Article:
The inflation record in Argentina is not a good one. Visiting the museum opposite the Central Bank of Argentina (BCRA) in Buenos Aires, one can see there have been frequent inflationary episodes. In total, 13 zeros could have been added to Argentinian banknotes in the past century – something the current staff at the central bank know all too well.
When the administration of president Mauricio Macri took power in December 2015, annual inflation was spiralling upwards, and the BCRA was a ‘captured’ institution, providing monetary financing to the government to the tune of 5% GDP a year by 2015. Since then, much has changed. Inflation has fallen to less than 30%, and monetary financing now stands at around 1% of GDP.
The disinflation is all the more remarkable given it has taken place at the same time as the exchange rate has moved from a ‘fixed rate’ to a ‘dirty float’, and utility prices – fixed under the previous administration – have risen a multiple of times. But inflation remains far too high. At around 26%, it is well above the central bank’s upwardly revised target of 15% for the year. And mistakes of the past two years must be learned from.
The revamped economics department at the BCRA has made two obvious mistakes in their inflation predictions during the past two years. The first resulted in cuts in rates between June 2016 to February 2017 (when rates stood at 38% with second half of 2016 inflation at 8%) that were too deep and too quick. The second error led to rates being cut by 150 basis points in January 2018.
BCRA governor Federico Sturzenegger, who must be credited with a remarkable transformation in the capacity and authority of the central bank during the past 30 months, takes responsibility for cutting rates too quickly. “With the benefit of hindsight, it would have been better not to have cut rates at the end of 2016 and the start of 2018,” he tells Central Banking in a wide-ranging interview.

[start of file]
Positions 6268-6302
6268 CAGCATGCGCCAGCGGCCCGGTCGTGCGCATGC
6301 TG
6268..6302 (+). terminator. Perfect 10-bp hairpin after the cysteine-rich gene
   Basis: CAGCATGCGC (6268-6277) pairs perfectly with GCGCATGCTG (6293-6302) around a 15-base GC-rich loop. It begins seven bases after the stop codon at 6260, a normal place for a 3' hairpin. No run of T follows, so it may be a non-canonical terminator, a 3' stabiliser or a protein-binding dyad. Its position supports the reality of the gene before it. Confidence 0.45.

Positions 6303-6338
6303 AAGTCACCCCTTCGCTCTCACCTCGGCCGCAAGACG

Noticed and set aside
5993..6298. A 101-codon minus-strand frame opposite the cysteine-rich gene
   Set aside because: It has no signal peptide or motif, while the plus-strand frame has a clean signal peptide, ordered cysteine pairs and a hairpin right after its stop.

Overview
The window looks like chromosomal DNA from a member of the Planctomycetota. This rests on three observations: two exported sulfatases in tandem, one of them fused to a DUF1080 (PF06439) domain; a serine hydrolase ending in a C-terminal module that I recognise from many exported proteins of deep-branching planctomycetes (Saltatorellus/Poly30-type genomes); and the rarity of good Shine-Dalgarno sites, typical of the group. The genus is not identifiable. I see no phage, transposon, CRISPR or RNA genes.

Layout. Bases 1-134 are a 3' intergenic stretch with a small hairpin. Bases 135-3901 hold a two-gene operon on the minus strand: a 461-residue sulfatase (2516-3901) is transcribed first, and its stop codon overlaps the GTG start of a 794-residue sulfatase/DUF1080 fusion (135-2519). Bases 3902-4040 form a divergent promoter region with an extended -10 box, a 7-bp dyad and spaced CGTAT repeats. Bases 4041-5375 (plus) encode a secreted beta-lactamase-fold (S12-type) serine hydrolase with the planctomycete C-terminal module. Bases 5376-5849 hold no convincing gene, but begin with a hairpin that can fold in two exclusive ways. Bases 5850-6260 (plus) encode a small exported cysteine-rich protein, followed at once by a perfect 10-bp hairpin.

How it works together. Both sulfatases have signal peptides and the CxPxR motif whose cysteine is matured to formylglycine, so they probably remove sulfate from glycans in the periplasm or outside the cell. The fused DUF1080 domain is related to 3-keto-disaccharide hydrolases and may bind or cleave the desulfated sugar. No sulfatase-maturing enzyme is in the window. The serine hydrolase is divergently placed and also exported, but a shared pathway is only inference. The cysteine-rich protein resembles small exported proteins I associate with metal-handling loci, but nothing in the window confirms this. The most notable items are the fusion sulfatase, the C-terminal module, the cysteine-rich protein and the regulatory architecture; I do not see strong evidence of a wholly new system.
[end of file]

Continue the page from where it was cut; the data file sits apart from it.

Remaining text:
Sturzenegger, however, consistently dismisses reports that the central bank was pressured by the government to soften its monetary policy stances on these occasions: “There were a lot of things said about pressures that have no reality in fact.”
That said, the central bank did bring forward its plans – which Sturzenegger says were already in the pipeline because of core inflation hitting 1.4% in December 2017 – to cut rates in January following the government’s decision to increase the BCRA’s inflation target for 2018 from a range of 8-12% to 15%.
Learning from meltdown
Despite the recent change in the central bank’s inflation target – which still looks like a challenge to hit for 2018 – Argentina generally appears to have placed too much of a burden on monetary policy versus fiscal policy in its overall policy stance. This was highlighted in the International Monetary Fund’s latest Article IV report, which indicated the Macri administration would consider more ‘frontloaded’ fiscal consolidation should events require such a move.
The 20% fall of the Argentine peso against the US dollar and concerns about Argentina’s external debt servicing capabilities during past month make such a shift almost inevitable. The sell-off in Argentina forced the central bank to raise rates to 40%, and the government took the politically dangerous move to seek out exceptional access financial support from the IMF – an institution reviled by segments of the Argentinian population.
But the administration and the central bank’s efforts, not to mention confidence-boosting bond purchases by Franklin Templeton Investments, have demonstrated the ability of the authorities to listen, understand and react to changing conditions, and have reassured market participants – at least for now.